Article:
You're shocked to learn that wealthy parents allegedly paid bribes to get their children into elite colleges? Really? You shouldn't be.
Wealthy parents have been paying big bucks -- perfectly legally -- to get their children accepted into prestigious colleges for decades. The family makes a huge donation, and suddenly the kid who seemed headed for State U. is bound for the Ivy League. The shocking thing is that nobody seems to care.
If a couple of black or Latino kids get into Harvard or Yale through an affirmative action policy that allows for admission with slightly lower test scores, well, that's fodder for outrage, fuel for several Fox News shows, the preamble for a lawsuit.
But the longstanding practice of allowing the less-qualified children of graduates to get into elite colleges -- known as "legacy" -- barely stirs interest, much less headlines. And even wealthy moms and dads who didn't graduate from Stanford or Harvard or Princeton can pony up a substantial donation to prop the doors open for their kids, as Daniel Golden outlined in his well-researched 2006 book, "The Price of Admission: How America's Ruling Class Buys Its Way Into Elite Colleges -- and Who Gets Left Outside the Gates."
Earlier this week, the U.S. Justice Department disclosed a sweeping college admissions scandal in which the wealthy, including well-known Hollywood actors, allegedly could not be bothered to follow the legal purchase-a-place-for-your-child practices already established at so many prestigious institutions. Instead, reports say, working with corrupt coaches and entrance exam officials, they lied outright -- claiming a child was a championship rower, for example -- or paid for fraudulent test scores, according to federal prosecutors. If that's true, it lays bare a system of college admissions that is corrupt at its core.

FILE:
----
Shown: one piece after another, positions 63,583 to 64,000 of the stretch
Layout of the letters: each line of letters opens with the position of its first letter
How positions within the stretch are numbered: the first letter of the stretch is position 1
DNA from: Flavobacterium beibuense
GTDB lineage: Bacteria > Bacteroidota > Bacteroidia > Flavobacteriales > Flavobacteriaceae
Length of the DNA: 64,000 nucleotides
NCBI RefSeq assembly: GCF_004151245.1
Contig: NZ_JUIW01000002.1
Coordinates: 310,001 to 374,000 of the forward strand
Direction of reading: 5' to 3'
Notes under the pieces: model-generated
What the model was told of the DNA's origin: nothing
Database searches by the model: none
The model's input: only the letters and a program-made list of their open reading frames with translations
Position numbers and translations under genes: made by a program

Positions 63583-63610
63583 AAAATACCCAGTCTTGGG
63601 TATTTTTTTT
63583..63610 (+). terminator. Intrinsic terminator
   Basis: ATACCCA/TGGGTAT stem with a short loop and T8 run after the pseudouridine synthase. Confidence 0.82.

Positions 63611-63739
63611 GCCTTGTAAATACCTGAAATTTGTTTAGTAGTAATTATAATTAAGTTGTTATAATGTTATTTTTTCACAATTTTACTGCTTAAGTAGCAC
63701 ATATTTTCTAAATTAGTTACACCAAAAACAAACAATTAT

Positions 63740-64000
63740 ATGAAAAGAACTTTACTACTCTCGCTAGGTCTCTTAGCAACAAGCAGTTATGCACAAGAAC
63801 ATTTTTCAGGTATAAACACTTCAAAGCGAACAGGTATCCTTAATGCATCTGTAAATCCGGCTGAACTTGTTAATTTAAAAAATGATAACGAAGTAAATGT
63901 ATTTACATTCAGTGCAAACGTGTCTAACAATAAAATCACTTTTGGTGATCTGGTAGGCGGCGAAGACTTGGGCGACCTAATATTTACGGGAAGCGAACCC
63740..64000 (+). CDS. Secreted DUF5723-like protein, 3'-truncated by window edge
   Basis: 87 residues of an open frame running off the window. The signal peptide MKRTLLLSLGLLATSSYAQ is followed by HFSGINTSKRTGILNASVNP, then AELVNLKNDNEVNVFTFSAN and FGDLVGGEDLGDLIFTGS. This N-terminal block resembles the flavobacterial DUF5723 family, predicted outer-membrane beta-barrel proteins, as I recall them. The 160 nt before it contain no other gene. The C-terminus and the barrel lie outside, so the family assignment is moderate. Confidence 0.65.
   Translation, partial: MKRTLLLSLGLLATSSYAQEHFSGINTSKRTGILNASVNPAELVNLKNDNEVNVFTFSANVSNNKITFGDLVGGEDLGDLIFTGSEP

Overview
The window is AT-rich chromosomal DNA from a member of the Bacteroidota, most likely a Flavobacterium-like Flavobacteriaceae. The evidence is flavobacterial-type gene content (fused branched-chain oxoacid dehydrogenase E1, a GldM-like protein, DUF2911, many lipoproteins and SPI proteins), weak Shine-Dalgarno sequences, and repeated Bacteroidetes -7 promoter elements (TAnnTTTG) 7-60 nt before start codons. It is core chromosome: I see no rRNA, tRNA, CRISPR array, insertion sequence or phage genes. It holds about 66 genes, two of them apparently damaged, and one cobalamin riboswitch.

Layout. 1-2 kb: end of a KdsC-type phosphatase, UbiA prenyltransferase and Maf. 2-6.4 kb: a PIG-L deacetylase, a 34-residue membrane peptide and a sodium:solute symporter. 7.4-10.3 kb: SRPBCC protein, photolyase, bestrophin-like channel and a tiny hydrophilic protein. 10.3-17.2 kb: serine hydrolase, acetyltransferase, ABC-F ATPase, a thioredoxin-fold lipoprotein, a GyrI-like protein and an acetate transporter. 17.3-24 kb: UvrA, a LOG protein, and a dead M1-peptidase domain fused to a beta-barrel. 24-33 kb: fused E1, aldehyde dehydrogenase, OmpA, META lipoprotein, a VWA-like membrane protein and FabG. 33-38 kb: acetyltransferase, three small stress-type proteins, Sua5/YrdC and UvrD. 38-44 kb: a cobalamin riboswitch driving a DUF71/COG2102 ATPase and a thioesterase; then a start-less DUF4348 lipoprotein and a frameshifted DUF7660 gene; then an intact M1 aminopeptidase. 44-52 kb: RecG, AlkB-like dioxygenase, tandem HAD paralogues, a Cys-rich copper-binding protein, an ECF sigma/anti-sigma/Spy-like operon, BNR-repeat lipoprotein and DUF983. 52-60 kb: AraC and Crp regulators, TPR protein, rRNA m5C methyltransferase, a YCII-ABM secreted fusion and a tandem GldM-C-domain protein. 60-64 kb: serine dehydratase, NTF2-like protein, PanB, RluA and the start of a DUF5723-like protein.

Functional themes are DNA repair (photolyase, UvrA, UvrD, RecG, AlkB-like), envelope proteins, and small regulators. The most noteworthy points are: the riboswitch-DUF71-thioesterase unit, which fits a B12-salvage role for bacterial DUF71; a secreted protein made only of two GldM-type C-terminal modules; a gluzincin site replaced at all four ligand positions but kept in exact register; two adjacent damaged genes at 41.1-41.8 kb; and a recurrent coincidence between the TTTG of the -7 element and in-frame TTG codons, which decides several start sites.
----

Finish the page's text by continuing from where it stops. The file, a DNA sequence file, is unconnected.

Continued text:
Americans are deeply invested in the idea of meritocracy, the idealistic notion that people fail or succeed on their own merits. But for most of the history of this country, Americans of color were denied the opportunity to succeed -- no matter how much grit, gumption and determination they demonstrated. And an economy that increasingly favors those who are already advantaged is now closing off opportunity to less-affluent whites, too. In other words, the myth of meritocracy is largely that: a myth.
Education, of course, is supposed to be the great equalizer, a path that will advance the masses. While many prestigious colleges remained the playgrounds of wealthy WASPs through the first half of the 20th century, the increasing use of standardized college entrance exams helped to change that in the latter half. High-achieving students from middle-class families -- the sons and daughters of teachers, nurses and small business owners -- were admitted. That cemented the myth of meritocracy, but it hardly made college admissions fair.
For centuries, black and brown people were denied the right to a decent education and were barred from entry into many of those elite schools. We could not give our children the advantage of basic academics, much less legacy. Black and brown children started off with educational deficits that made stellar test scores far less likely. Even now, many children of color are stuck in failing schools.
Affirmative action policies -- which don't admit unqualified students but do admit those with slightly lower test scores -- were put in place to redress those longstanding disadvantages. But those policies provoke widespread condemnation. Universities across the country have been subjected to lawsuits seeking to end affirmative action in college admissions.
The practice of legacy admissions, however, has not prompted that sort of backlash. Nor has the practice of just giving an elite school a huge donation, the sort of legal bribe that probably helped Jared Kushner, President Donald Trump's son-in-law, get into Harvard University, according to Golden's book. He quoted a former official at The Frisch School in Paramus, New Jersey, Kushner's tony high school, who said, "There was no way anybody ... thought (Kushner) would on the merits get into Harvard. His GPA did not warrant it, his SAT scores did not warrant it." But Kushner's wealthy father pledged $2.5 million to the school, and he was admitted.
It seems that less-affluent children of color aren't smart enough to be admitted to prestigious institutions of higher education. They didn't have sense enough to be born rich.